Iconic Images

Steve McQueen Sitting On His Desk, 1969 — Limited Edition

In stock

Steve McQueen

by, Terry O'Neill

  • American actor Steve McQueen sitting on his desk in his Hollywood office, 1969. Limited Edition

    Signed and numbered by, Terry O'Neill

    Editon of 50

    Size: 16x20 inches

  • Size: 16x20 inches

  • Gelatin Silver Print

    Before the advent of digital technology at the end of the twentieth century, the gelatin silver process had been the most commonly used method of making black and white prints since the 1890s. A negative image is transferred to light-sensitive paper that has four layers: a paper base, a white opaque coating of gelatin and barium sulfate that creates a smooth surface, the gelatin layer that holds the silver grains of the photographic image, and a protective gelatin overcoat. Properly exposed gelatin silver prints are quite stable if exhibited under controlled light conditions.

    Until the 1970s, art photographers used this process almost exclusively to create high-quality black and white prints. Color photography was considered a commercial medium, not suited to serious artistic expression. Today, as fewer and fewer photographers are working in darkrooms, gelatin silver printing is quickly becoming an antiquated, historic process.

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Timeless Moments Iconic Images

Iconic Images owns or represents many of the world’s most renowned photographers, selling fine-art, limited edition prints, creating international touring exhibitions, consigning fine art prints and books to more than 30 galleries worldwide, publishing high-end books and resourcing luxury fashion brand collaborations and editorial image licensing to the world’s leading newspapers, magazines and documentary production companies.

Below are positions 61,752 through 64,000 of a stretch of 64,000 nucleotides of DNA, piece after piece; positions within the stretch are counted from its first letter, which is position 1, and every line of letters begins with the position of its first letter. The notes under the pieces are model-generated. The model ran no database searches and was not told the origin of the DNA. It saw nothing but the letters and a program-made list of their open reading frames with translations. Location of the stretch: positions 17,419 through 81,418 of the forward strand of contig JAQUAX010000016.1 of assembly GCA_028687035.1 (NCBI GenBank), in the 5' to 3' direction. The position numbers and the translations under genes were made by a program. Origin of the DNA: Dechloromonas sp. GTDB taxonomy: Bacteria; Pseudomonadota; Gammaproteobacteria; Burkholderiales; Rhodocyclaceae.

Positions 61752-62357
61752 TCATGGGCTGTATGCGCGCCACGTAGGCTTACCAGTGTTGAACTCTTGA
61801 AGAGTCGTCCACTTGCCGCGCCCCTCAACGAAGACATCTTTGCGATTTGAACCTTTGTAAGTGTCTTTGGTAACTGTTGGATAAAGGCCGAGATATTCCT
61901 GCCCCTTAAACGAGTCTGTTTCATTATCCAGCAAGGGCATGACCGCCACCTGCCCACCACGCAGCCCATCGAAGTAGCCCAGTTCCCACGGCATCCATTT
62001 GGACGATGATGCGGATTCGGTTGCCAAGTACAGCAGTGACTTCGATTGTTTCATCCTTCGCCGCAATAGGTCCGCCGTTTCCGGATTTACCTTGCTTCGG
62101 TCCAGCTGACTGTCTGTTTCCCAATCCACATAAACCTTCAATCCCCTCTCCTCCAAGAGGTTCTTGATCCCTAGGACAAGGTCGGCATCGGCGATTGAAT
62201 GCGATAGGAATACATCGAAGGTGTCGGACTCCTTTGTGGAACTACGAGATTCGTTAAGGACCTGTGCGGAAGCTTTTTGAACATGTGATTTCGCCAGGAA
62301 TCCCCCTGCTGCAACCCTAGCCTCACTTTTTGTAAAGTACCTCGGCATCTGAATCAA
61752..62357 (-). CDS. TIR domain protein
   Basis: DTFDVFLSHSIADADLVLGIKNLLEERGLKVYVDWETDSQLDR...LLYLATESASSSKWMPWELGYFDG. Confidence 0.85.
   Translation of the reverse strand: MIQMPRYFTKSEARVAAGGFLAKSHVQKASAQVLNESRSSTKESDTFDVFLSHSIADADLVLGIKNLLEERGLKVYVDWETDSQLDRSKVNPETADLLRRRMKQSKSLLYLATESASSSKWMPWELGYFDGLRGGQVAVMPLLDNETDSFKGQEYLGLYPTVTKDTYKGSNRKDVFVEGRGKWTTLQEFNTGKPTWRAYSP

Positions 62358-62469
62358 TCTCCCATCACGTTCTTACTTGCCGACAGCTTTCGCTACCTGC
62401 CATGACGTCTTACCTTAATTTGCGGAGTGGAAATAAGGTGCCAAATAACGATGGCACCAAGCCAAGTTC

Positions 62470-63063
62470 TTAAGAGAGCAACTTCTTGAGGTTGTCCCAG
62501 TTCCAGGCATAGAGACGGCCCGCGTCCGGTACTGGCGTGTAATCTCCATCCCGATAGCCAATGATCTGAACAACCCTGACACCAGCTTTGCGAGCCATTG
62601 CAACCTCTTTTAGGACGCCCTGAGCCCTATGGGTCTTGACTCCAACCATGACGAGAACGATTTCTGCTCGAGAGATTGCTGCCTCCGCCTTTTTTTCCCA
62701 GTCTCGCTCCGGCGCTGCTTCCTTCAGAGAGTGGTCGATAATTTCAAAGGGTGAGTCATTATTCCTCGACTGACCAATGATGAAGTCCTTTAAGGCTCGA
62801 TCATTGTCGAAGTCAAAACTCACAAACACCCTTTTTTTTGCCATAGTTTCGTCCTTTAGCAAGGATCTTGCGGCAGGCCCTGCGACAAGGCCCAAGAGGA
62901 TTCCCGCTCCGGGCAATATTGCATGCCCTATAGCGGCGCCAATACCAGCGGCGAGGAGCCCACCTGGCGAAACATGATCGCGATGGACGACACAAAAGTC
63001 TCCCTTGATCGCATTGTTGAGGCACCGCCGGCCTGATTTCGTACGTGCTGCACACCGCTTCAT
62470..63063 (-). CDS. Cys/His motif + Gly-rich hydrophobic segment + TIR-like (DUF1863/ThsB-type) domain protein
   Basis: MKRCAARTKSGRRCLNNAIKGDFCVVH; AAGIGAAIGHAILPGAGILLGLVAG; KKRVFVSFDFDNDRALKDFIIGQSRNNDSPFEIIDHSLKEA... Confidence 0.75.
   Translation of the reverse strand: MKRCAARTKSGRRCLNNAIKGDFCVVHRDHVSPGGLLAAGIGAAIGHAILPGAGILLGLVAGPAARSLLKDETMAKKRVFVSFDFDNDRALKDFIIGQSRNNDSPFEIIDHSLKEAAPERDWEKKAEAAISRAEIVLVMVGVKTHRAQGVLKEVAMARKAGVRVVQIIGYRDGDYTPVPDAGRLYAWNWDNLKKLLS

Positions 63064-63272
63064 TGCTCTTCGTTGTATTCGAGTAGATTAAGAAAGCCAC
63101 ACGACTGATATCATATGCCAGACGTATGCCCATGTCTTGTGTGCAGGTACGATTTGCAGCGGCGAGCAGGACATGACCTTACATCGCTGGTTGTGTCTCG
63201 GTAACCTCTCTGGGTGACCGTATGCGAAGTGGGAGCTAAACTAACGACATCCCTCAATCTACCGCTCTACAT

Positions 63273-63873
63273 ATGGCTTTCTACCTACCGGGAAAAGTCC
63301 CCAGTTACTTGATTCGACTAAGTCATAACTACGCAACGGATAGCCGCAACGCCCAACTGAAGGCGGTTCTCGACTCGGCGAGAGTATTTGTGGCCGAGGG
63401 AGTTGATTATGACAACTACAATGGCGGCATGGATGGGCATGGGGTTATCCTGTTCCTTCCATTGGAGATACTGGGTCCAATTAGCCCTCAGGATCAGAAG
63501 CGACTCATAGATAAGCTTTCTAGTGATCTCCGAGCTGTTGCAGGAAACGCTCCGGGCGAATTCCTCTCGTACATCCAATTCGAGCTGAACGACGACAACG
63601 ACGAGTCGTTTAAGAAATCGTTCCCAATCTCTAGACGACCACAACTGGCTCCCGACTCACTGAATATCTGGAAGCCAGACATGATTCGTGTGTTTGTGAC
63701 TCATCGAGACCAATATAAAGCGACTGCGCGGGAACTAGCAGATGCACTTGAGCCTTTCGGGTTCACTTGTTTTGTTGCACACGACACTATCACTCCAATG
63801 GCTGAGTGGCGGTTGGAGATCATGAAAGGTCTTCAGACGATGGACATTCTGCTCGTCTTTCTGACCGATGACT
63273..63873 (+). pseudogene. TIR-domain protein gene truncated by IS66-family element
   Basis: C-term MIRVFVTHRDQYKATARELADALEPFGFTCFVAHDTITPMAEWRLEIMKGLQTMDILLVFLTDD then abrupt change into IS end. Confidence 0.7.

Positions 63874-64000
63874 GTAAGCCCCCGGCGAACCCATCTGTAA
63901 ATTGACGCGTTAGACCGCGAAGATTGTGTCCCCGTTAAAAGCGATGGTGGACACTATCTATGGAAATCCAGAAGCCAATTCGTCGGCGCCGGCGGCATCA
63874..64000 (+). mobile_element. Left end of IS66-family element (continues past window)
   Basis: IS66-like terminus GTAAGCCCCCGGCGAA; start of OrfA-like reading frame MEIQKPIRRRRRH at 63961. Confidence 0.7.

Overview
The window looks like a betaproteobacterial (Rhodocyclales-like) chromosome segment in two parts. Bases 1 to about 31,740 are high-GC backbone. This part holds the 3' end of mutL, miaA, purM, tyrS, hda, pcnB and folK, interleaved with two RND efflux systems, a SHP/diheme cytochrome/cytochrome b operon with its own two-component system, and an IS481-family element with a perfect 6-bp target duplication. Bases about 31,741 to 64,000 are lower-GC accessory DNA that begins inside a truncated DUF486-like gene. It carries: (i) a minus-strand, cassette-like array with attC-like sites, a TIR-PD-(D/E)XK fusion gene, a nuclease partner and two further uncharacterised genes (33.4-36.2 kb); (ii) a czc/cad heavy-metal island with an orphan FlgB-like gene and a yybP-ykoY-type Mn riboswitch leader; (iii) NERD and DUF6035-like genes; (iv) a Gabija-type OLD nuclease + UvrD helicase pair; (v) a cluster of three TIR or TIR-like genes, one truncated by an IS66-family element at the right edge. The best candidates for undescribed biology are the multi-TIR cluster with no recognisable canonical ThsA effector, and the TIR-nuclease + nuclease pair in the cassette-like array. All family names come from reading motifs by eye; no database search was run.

About the Artist Terry O'Neill

Terry O’Neill CBE is one of the world’s most collected photographers, with work hanging in national art galleries and private collections worldwide. From presidents to pop stars, he photographed on the frontlines of fame for over six decades. O’Neill began his career at the birth of the 1960s. While other photographers concentrated on earthquakes, wars and politics, O’Neill realised that youth culture was a breaking news story on a global scale; he began chronicling the emerging faces of the film, fashion and music scenes that would go on to define the Swinging Sixties. By 1965 he was being regularly commissioned by the biggest magazines and newspapers in the world.

Remembering His Legacy Terry O'Neill

No other photographer has embraced in such detail the spectrum of fame, capturing the icons of our age, from Winston Churchill to Nelson Mandela, singers from Frank Sinatra and Elvis to Amy Winehouse, big-screen stars from Audrey Hepburn and Brigitte Bardot to Nicole Kidman, modern supermodels from Naomi Campbell to Kate Moss, and almost every incarnation of James Bond from Sean Connery to Daniel Craig. He photographed The Beatles and The Rolling Stones when they were still struggling young bands in 1963, and pioneered backstage reportage photography with David Bowie, Elton John, Eric Clapton, and Chuck Berry. His images have adorned historic rock albums, movie posters and international magazine covers. Terry O'Neill passed away in November 2019, but his legacy lives on.